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How can a business justify telling employees what they can or can’t ingest away from work and off duty if it is a legal substance? For example, a doctor on call is required to stay sober because while on call they could be asked to perform at any moment. The employer is justified in making this requirement for the safety of patients. However, Doctors are not forbidden to ever drink alcohol, because it is a legal activity that can be enjoyed safely by adults.

The same is true of marijuana, and as it becomes entirely legal, the lack of a marijuana breathalyzer and the nature of THC to stay in our body will make determining who is high a real challenge.

How Far Away is a Breathalyzer System?

Most authorities on the matter agree that it is just a matter of time before a reliable roadside marijuana “breathalyzer” is developed, and it is conjectured by many that the winning system won’t even measure breath, but saliva.(1)

Whatever ends up being the prevailing system, the next obstacle will be proving its reliability, which will likely also take years, and then it is a matter of training law enforcement to use it properly, which again adds to the projected release date of an effective system.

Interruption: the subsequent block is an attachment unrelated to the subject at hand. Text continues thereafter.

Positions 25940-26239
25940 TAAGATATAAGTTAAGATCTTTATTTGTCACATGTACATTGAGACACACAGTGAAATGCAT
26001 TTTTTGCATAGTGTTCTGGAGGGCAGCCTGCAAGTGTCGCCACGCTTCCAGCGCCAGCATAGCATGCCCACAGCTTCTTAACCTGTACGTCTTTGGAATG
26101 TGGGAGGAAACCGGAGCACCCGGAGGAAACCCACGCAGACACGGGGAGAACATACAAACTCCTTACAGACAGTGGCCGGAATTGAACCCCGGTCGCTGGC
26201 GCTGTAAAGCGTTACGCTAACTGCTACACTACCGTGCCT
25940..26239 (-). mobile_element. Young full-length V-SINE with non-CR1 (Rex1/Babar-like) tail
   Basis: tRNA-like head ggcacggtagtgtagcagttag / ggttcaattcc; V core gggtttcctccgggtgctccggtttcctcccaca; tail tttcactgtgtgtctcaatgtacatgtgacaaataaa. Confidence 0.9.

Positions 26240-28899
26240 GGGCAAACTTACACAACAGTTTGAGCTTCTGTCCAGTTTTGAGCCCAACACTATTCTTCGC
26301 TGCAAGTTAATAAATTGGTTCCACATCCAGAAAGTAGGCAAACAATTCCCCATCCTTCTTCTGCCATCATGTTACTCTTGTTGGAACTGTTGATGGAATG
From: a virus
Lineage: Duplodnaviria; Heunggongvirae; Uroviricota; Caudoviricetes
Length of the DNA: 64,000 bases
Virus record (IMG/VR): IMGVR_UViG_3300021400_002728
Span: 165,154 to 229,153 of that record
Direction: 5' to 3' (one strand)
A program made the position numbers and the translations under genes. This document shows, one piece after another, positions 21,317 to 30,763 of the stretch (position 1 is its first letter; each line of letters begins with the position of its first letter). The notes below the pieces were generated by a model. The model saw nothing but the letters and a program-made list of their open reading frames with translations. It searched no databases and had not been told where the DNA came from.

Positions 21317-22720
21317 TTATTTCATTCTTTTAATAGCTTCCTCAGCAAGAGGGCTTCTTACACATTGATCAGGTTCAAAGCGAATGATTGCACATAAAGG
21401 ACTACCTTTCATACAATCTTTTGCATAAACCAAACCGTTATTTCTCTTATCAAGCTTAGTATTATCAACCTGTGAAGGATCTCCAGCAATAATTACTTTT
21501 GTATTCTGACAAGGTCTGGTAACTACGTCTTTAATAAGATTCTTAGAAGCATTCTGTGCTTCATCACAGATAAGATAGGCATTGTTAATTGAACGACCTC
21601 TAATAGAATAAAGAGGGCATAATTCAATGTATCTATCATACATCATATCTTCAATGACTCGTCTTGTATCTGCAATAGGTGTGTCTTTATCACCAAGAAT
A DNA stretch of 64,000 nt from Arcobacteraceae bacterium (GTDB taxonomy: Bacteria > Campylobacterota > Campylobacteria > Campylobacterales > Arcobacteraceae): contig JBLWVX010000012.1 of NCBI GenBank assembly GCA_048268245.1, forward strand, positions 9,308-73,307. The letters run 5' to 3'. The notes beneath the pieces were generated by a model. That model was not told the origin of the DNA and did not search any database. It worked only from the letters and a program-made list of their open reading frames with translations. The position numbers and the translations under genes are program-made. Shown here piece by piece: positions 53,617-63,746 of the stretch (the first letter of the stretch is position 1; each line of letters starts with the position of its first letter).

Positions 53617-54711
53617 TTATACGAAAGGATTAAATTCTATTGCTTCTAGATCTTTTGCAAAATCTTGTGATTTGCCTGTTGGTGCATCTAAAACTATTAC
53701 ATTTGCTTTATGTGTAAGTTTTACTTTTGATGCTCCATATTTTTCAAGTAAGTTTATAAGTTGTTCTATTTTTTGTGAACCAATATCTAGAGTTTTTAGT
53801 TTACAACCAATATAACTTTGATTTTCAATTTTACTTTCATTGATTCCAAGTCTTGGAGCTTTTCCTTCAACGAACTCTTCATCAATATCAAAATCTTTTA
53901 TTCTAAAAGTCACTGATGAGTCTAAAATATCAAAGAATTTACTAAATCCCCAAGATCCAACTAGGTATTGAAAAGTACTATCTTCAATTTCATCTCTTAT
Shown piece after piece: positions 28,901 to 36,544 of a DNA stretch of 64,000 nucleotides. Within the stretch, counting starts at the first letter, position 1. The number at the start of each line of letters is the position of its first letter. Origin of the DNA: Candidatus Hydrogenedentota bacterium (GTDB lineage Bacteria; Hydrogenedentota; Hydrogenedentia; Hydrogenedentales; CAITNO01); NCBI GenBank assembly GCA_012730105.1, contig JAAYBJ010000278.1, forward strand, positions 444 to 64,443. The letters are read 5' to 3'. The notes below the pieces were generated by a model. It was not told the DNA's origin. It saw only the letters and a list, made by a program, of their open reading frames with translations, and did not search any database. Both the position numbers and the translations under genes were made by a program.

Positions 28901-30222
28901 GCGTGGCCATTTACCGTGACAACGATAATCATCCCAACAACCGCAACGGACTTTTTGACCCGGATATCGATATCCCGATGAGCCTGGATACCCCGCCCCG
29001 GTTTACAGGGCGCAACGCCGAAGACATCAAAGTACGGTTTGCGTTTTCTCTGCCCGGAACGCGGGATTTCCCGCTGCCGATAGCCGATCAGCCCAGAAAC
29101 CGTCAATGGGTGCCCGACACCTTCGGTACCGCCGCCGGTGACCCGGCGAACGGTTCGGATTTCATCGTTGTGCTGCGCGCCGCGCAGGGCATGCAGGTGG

Just to add a little perspective, Dr. Marilyn Huestis, a leading researcher on the effects of marijuana, projected regarding a roadside marijuana test that, “we’ll see these kinds of tests used by law enforcement…within 3-5 years.” (1) This projection was made in a Popular Science article written 4 years ago.

It isn’t even so much that the technology to test THC levels on the spot doesn’t currently exist; it’s that such systems don’t lend themselves to accurate use outside a controlled laboratory with uncooperative test subjects. In a knee jerk reaction, Australia even implemented a saliva-based roadside Marijuana Test way back in 2004. Though it was based on a system that worked well in the laboratory, the roadside version proved to be virtually useless. (1)

How High is High?

But when a reliable roadside test is finally developed, we still have the major issue of determining exactly what it is to be under the influence of marijuana. All regular users will have THC in their system at all times, regardless of whether they are high or not. As a result, the threshold can’t be zero.